The separation between brand and customer is almost always an equation of value given or value restrained.
Value can obviously be defined a million different ways – from positive product experiences to superior service to how you communicate with customers.
But what doesn’t change costumes no matter the input or output equation?
It’s up to you to determine how helpful you’re willing to be without the golden guarantee that you’ll seen a return on your investment.
I sat on a Google Hangout with a client yesterday and discussed the difference between features and values, namely how to instill a clear understanding of what makes a product valuable without being obnoxiously self-promotional or overbearing.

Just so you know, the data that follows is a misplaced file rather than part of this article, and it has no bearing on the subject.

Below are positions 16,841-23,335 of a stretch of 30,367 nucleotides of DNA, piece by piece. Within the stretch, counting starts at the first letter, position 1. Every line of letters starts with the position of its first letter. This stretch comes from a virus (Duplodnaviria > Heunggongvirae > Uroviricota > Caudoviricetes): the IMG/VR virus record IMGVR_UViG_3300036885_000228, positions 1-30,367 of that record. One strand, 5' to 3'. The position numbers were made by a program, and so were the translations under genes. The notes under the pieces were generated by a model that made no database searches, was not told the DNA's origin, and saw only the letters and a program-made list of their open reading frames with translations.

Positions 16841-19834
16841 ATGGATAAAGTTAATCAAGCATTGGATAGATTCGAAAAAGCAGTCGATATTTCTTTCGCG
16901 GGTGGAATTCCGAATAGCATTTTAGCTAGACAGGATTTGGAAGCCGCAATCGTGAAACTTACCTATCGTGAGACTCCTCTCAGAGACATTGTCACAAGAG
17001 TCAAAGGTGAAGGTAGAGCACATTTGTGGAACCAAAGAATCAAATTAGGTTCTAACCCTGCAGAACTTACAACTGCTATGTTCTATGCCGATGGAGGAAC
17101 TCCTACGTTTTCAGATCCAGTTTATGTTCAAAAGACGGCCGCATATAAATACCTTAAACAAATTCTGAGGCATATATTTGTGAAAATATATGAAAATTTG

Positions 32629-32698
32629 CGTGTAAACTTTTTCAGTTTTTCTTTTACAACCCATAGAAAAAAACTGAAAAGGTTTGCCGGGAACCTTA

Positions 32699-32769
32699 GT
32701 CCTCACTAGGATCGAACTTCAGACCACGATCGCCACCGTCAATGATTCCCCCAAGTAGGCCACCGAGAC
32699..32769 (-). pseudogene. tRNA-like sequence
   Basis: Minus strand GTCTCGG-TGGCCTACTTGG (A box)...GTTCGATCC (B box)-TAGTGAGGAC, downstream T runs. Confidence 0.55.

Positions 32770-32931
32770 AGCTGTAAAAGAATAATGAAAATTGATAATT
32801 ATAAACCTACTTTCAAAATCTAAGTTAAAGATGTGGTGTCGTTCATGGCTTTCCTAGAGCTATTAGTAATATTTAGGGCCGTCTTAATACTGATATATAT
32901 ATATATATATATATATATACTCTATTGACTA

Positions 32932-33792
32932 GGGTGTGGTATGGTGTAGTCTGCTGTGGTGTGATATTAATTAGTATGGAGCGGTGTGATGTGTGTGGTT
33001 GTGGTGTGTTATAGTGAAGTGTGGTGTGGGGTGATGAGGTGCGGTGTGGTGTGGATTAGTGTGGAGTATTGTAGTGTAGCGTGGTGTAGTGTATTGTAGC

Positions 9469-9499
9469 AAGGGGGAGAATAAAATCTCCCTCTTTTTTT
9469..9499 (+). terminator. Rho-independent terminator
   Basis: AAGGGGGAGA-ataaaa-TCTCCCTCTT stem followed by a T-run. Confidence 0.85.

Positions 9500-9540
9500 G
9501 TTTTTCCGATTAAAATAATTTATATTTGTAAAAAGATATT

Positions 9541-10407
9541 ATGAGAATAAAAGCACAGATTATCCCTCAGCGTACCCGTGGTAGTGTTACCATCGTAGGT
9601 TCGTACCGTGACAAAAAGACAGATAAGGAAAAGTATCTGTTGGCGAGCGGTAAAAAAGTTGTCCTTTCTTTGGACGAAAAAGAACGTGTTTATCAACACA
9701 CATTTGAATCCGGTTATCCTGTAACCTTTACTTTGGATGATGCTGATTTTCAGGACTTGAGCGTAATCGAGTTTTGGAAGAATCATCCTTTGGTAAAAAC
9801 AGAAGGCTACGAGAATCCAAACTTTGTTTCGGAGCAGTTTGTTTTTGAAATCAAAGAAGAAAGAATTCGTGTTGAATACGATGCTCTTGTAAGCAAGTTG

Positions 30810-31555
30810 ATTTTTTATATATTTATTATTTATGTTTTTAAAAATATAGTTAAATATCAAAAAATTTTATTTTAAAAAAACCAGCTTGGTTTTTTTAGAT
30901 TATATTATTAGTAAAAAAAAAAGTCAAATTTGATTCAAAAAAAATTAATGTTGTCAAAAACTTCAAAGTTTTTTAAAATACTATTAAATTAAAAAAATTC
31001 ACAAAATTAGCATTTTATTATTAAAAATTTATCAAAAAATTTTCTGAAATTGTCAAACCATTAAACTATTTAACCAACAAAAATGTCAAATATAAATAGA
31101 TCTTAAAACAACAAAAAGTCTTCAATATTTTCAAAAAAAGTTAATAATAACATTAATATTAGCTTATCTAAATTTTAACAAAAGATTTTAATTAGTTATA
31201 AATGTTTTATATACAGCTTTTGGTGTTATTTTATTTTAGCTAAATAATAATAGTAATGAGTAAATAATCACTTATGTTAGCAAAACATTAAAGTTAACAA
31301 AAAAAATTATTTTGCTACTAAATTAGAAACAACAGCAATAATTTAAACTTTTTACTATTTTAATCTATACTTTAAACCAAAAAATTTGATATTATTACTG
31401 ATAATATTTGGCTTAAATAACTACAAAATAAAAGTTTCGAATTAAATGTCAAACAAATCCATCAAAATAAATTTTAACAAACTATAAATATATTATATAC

It’s a tricky balance when you view value through the lens of features sets and benefits – or more appropriately – a give and take between brand and customer.
The ability to anticipate where value may lie comes from understanding before explaining – both of the common challenges your customers face in the day to day, but also a keen understanding of what value looks like before its shot out of a marketing cannon.
Which means that owning value is not mutually exclusive from the importance of owning any other aspect of the brand.
Try removing the ROI filter for just a moment, and you’ll find a very simple view of value staring you down:
When you stop identifying what your product or service does FOR the customer, but what you want the customer to EXPERIENCE as a result of this interaction – you’ll start owning value that no pitch or promotion can artificially manufacture.